Sunday, February 17, 2008

Top 10 Red Sox Home Runs

I'm blatantly stealing this from Blue Jay Way, but it's a fun idea anyway. Here's the problem, though - I'm completely biased towards 1) big home runs in my lifetime and 2) big home runs in the recent championship era. It's going to be damn hard to whittle this list down to ten, so I'll list every other one I could think of in the honorable mention section. If I missed any that you guys somehow remember, let me know.

For clarification, by "top ten" I pretty much mean "most memorable."

Honorable mention in a losing effort:
Bernie Carbo, 1975 World Series - That other home run from Game Six, the pinch-hit, three-run job off of Rawly Eastwick that tied the score at 6 in the 8th inning. They won this game of course, but, well, you know.
Dave Henderson, 1986 World Series - That Game. Hendu continued his playoff heroics by belting a Rick Aguilera pitch out of Shea to lead off the tenth. The rest of the world knows what happened next, but at that moment, Hendu could have been elected mayor of any town in New England.
David Ortiz, 2003 ALCS - the forgotten homer, and, quite honestly, the first time I ever believed that the Red Sox could beat the Yankees. Watching Game Seven from the right field upper deck at Yankee Stadium after Jason Giambi had just hit his second homer to cut the Sox lead to 4-2, I let out a subdued fist pump after Ortiz hit David Wells' first pitch into the right field seats. That was it - that was the insurance run they needed to topple the Yanks. I will always believe that, Grady Little and Aaron Boone be damned.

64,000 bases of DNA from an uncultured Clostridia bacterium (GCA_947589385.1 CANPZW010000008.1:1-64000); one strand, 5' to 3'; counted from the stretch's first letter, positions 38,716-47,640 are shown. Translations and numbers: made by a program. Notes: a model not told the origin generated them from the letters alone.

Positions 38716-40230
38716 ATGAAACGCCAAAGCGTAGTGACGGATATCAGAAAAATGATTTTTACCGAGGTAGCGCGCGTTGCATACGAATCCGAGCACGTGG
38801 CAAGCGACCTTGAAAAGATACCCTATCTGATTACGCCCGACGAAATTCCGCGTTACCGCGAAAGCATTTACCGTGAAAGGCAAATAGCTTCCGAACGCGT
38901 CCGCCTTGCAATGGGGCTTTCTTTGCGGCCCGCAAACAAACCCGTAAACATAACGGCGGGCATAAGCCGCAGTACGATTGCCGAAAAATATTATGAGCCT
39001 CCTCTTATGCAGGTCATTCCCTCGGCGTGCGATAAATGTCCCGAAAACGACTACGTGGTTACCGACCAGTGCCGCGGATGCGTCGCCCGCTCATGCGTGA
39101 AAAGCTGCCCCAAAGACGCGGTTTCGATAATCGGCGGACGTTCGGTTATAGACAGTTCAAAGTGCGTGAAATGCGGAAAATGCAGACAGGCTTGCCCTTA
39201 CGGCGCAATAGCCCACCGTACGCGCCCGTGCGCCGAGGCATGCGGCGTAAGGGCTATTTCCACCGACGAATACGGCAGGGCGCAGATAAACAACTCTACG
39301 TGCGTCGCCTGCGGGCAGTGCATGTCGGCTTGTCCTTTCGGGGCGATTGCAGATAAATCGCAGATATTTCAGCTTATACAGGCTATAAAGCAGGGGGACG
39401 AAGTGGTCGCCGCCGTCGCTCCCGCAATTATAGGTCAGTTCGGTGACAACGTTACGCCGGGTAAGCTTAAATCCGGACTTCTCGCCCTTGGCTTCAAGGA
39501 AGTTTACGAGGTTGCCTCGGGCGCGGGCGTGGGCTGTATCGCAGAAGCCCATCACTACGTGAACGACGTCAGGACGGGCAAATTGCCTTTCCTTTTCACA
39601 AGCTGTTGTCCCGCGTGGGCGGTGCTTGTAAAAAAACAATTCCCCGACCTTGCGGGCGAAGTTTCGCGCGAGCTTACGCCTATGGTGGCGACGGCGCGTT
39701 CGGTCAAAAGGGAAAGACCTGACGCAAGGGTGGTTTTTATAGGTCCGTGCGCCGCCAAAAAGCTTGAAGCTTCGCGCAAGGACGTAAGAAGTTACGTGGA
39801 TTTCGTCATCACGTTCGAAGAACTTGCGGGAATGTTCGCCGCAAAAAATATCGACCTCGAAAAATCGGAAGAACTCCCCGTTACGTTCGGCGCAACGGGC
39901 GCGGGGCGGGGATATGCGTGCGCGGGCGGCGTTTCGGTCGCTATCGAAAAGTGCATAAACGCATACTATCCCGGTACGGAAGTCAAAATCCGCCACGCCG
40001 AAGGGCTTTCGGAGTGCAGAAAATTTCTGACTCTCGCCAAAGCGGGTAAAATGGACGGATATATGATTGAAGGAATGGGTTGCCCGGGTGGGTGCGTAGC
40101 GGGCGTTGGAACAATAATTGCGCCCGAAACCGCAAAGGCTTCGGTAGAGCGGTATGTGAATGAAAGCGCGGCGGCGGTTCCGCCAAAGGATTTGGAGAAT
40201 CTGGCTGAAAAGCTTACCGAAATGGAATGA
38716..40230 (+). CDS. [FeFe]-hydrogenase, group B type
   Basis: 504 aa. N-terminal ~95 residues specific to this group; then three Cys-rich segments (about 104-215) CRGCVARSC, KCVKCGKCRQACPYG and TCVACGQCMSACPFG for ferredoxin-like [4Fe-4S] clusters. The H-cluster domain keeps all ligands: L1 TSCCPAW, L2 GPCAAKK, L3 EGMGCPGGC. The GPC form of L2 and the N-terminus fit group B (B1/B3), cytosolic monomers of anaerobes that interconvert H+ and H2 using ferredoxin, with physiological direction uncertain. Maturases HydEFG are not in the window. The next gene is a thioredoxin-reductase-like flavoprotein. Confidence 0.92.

Honorable mention, non-playoffs:
Ted Williams vs. Orioles in '60 - The Kid homers in his final career at-bat. Can you imagine this happening with someone like A-Rod or Pujols today?
Dwight Evans vs. Tigers in '86 - Dewey sets an MLB record by homering on the first pitch of the season.
Wade Boggs in '89 all-star game - Bo Jackson and Wade Boggs go back-to-back to lead off the game. Given the phenomenon that was Bo and the fact that Boggs never really had any power, this was a big deal when I was 11.
Mo Vaughn vs. Mariners in '98 - Mo hits a walk-off grand slam in the home opener.
Trot Nixon vs. Yankees in '00 - Trot hits a two-run shot in the ninth inning at Yankee Stadium, breaking a 0-0 tie between Pedro Martinez and Roger Clemens, who had likely just started to cycle. This barely misses the top ten for me.
Bill Mueller vs. Yankees in '04 - as does this one. This was the two-run walk-off that ended the A-Rod/Varitek fight game, and the symbolic turning point of the Red Sox season. It also earned Mueller the nickname "Bill Mueller, Yankee killer" (note: this nickname may have only been used in my household).
Trot Nixon vs. Yankees in '05 - the first inside-the-parker I ever saw in person.
David Ortiz vs. Twins '06 - Ortiz's 51st of the season breaks Jimmie Foxx's Red Sox record. He would also hit #52 in this game before ending up with 54.
Jason Varitek vs. Yankees in '07 - the 4th in a string of back-to-back-to-back-to-back homers off of Chase Wright.